When Paul Keplinger built a solar energy collector in his front yard to heat the water in his home he thought he was being a good citizen by saving energy as well as saving money on utility bills.

But Arlington County zoning officials learned of the collector through a local newspaper story and ruled that the triangular structure does not meet county zoning ordinances. Although none of the neighbors have complained, Keplinger has been told that the collector must be moved or taken down.

"They [government officials] talk about energy conservation . . . but the county government is trying to blockade it," Keplinger said.

So, as people across the country band together to celebrate Sun Day Keplinger has taken his problem to the Arlington County Board to ask that special regulations be set for solar collectors.

"The bureaucrats shouldn't look at energy conservation as a structure," contractor, sais. "Rather than forcing people to take them down, they should be encouraging people to put them up."

The collector, which is 5 feet high, 10 feet long and 6 feet wide and housed in a cedar shake frame, is considered a structure, Arlington zoning administrator V. Kaffo said. As such it is required to be 50 feet from the centerline of the street, or 25 feet from the front property line. The collector is 28 feet from the centerline, Keplinger said.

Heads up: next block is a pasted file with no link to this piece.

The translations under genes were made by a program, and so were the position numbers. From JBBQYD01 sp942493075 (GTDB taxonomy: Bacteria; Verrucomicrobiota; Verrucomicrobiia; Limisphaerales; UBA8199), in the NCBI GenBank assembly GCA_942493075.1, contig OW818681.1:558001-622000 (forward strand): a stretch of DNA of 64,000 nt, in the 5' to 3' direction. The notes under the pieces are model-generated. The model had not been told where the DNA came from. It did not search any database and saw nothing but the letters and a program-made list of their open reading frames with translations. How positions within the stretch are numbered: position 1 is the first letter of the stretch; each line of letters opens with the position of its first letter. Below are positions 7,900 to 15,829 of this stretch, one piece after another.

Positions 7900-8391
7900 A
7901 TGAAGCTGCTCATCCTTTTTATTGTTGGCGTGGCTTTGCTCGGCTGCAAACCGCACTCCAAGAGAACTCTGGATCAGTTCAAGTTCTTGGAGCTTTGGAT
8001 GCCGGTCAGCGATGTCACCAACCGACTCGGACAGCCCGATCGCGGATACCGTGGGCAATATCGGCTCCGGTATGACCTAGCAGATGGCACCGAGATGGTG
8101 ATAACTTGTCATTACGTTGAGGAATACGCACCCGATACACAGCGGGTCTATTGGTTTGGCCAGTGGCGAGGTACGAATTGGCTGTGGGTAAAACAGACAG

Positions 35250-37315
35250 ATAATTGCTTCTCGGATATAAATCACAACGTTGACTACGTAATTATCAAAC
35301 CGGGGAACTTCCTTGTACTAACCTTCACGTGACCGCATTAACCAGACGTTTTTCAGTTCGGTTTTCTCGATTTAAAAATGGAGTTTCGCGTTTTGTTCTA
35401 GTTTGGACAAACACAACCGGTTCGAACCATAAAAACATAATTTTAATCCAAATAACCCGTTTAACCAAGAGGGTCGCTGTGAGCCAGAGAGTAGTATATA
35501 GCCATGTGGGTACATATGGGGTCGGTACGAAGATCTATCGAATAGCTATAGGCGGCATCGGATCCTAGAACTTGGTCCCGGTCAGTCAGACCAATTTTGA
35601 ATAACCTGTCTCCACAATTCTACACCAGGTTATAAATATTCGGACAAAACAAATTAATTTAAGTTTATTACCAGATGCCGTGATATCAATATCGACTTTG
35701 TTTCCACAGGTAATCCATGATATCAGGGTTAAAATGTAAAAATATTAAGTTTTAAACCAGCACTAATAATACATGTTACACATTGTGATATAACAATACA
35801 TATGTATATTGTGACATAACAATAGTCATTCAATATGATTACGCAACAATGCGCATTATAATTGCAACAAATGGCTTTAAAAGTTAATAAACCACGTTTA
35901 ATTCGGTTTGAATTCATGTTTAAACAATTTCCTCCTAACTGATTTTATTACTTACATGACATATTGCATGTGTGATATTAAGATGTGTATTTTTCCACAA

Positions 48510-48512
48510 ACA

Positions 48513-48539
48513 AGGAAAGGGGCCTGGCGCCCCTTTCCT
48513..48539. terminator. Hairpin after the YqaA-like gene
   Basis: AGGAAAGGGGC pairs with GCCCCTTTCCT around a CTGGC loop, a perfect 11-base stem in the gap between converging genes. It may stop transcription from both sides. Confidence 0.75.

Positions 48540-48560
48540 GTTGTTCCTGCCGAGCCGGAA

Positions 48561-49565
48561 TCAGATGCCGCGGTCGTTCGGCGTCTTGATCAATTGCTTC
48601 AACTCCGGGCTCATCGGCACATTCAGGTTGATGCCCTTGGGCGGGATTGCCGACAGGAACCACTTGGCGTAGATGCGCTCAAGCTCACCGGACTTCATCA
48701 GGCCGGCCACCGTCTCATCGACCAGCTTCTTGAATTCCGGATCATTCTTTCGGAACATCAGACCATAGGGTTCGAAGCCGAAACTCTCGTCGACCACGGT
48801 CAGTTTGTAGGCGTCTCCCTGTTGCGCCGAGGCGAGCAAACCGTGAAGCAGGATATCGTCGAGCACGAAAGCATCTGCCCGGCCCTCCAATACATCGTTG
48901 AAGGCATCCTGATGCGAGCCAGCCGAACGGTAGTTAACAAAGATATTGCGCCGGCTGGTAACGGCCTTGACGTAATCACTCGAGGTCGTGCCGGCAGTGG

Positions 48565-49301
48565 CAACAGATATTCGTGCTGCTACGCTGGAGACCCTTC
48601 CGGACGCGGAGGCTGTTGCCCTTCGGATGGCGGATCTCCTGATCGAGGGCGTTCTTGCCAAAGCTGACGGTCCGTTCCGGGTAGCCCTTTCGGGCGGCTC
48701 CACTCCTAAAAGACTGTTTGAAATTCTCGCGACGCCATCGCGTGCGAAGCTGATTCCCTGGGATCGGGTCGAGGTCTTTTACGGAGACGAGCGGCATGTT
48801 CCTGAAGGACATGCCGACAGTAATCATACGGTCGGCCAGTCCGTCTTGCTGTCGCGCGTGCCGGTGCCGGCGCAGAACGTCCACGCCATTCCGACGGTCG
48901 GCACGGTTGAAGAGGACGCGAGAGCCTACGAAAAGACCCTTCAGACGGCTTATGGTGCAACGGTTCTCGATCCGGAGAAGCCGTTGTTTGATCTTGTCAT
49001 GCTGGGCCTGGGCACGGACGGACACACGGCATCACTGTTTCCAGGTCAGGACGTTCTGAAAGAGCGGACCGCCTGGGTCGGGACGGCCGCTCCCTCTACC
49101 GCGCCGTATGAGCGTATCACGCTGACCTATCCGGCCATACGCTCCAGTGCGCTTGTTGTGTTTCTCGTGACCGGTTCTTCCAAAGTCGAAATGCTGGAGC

Keplinger asked the Arlington Board of Zoning Appeals last fall for a variance for the collector, but the zoning board said he must relocate the collector next to his front porch, 45 feet from the centerline, or take it down.

Keplinger said that if he moved it, the shading from the porch would reduce the collector's effectiveness by 30 to 50 percent. He says he will take it down rather than move it.

Kaffo said the zoning board was convinced that it is important for Keplinger to continue to leave the collector in the front yard where it is exposed to the sun. But the board believed the move would not cause problems, Kaffo said.

The zoning controversy is somewhat unusual, solar energy experts said, because usually people check into zoning technicalities before building collectors. However, people who build collector panels on their roofs often run into problems with building codes, Gail Boyer Hayes of the Environmental Law Institute said.

She said that the ground collector problems usually fall into three areas: zoning problems for accessory structures, asethetic restrictions, and a very few cases of people fighting over the right of access to sunlight.